Updated: Mar 6
It's not enough to know the types of fictional characters to create what I call alive fictional characters. Developing such a fictional character might demand a little more research, and you'll agree with me that it's not always easy to find all the information in one place.
That's why I created this series - to help you sketch your fictional character development. Today I wanna talk about something that I call Character Elements.
If you google "character elements of a fictional character", you will most likely find a list that I covered in the last blog post. But I would like to expand the idea of what the elements of a character in literature can be.
Your fictional character can be fully fictional or based on a real person. But no matter how you want to start creating your character, you will need some basics to begin with. These basic elements are so obvious, but it can still happen that you overlook something and miss it. The simplest things can sometimes be the hardest one to wrap your mind around.
Fictional character is the most important part of your story. There is no story without a character. You can invent or recreate a beautiful scenery and make it all fall apart in war, but let's ask the rhetorical question - if a tree falls in an empty forest, does it still produce a sound if there's no one to hear it? The same goes for the storyline - if there is no character to "live it", does it serve a purpose?
I will expand more on the surroundings and scenery in the next series, but for now, let's keep it short and sweet. Even though he/she is the most important for your storytelling, your fictional character can't exist without the element of a scene. Even though a scene is something dynamic and it changes with the character and around it, the scene can be observed as an important element of a fictional character. Why? Because it affects the character's behavior and growth.
Your fictional character won't be the same if you place him/her in a beautiful home with expensive furniture and in a rented apartment, infested with rats. Feel the contrast there? Your readers will too. (Which reminds me about the important role of contrast in literature, which I will write about soon)
Now that we covered the importance of scenery, let's ask ourselves the following questions:
All of these are the basis for your character's behavior. With this you can determine two more elements - physical and mental characteristics.
Mental elements (traits)
These depend on the type of fictional character you decided to build. Once you selected the type of your fictional character, it's time to do a mental check on the following: What is your character's purpose? If your character is the protagonist, his/her purpose might be to save the world. Or maybe fall in love with the antagonist and change them for the better. Next, what is their attitude towards life, other people, some important events in the story? What are his/her quirks? Is there a weird habit only that character will have? What about ticks? What is their ultimate goal? Again, depending on the type of your character, you can assign goals.
A note on goals - I like to observe the goal as a crossroad. On one side, there is the goal that I have as a writer to make that character do something which will most likely affect the plot. On another side, I feel and see what the character wants to do based on the situations I place him in.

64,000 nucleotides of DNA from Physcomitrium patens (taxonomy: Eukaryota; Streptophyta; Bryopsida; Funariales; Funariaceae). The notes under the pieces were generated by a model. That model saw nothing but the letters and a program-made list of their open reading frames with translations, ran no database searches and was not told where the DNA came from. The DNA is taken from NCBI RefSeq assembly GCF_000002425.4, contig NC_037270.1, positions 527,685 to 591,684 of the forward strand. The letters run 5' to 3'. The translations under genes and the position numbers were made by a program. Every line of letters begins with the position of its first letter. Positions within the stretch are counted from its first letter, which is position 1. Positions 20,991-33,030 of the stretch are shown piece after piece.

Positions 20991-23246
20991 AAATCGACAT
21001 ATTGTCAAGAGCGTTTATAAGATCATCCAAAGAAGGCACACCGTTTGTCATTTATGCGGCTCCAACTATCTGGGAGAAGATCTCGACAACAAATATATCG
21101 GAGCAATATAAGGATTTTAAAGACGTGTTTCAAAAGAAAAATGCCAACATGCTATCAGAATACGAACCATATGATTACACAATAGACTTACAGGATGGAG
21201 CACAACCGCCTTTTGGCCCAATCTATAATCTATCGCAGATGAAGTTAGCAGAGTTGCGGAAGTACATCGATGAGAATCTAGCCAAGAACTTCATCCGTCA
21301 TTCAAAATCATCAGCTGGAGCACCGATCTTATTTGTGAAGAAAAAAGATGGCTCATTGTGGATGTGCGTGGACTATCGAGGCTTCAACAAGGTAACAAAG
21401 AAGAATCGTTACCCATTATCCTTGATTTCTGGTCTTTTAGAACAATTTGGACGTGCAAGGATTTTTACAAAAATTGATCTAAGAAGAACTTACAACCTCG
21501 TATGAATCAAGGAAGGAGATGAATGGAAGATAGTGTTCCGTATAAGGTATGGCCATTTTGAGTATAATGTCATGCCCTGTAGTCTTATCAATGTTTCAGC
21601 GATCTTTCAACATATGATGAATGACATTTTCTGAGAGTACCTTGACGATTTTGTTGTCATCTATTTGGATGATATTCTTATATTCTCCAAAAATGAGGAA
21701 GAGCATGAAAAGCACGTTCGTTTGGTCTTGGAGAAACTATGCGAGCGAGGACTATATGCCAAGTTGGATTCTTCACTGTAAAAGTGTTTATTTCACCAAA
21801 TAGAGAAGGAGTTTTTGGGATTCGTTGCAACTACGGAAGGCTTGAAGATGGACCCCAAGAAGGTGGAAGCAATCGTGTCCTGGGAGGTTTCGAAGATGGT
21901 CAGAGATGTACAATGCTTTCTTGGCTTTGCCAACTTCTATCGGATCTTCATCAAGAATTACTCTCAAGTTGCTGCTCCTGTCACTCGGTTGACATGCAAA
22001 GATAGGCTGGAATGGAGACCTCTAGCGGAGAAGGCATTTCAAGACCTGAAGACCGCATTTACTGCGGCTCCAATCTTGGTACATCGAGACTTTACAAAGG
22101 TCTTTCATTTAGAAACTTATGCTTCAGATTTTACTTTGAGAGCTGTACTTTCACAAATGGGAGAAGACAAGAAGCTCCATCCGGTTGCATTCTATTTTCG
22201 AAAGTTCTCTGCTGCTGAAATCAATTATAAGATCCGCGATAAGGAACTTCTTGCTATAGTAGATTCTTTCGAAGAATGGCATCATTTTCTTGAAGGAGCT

Meaning you have two goals to fulfill. Sometimes it might happen that what you want won't match the character's traits and you will have to change either the plot or the traits if you want to follow your road, meaning it basically won't be the same book as you planned it to be. Writing is complicated sometimes. Listen to your heart. Or your character's heart. Also, remember that there are no bad decisions and you can always revise it all before publishing.
Back to the traits - what are his/her fears, weaknesses, flaws or secrets? What are the good sides of your character's behavior? Do any of those stem from a mental illness? If so, explore the mental illnesses you need. What is their temper? Study the four primary temperaments - Choleric, Phlegmatic, Melancholy and Sanguine. Also, study the MBTI types.
Build all these together, combine it with your character type and you will have a full-on person. Moving on to the physical traits.
Physical elements (traits)
This what your readers should notice first. It can also be an important feature that, when mentioned, will expose your fictional character in a sea of others. Some can be changed, fixed, some fill stay with your character until the end and some he/she will lose while the plot is changing.
Ask yourself this - how will any physical trait match my character's mental state? If he's a runner, it wouldn't have a point making him lazy and also if he likes walking, maybe him missing a leg will not work. On the other hand, maybe that's exactly what you need to do to help him/her grow. Do the character's physical traits come from any illness?
Describe clothing and his stance. His walk and his look. Most importantly, describe his facial expressions.
Remember that many physical features will depend on the surrounding, meaning that the scene will affect how your fictional character will look like.
Remember to always imagine yourself in a specific time and place as your character. That will help you overcome any obstacle you might meet. In case you get lost in this list of fictional character's elements, you can always observe how other artists created their famous fictional characters, not limited to books only.
Master list of descriptions and more can be found here:
- Examples of physical characteristics
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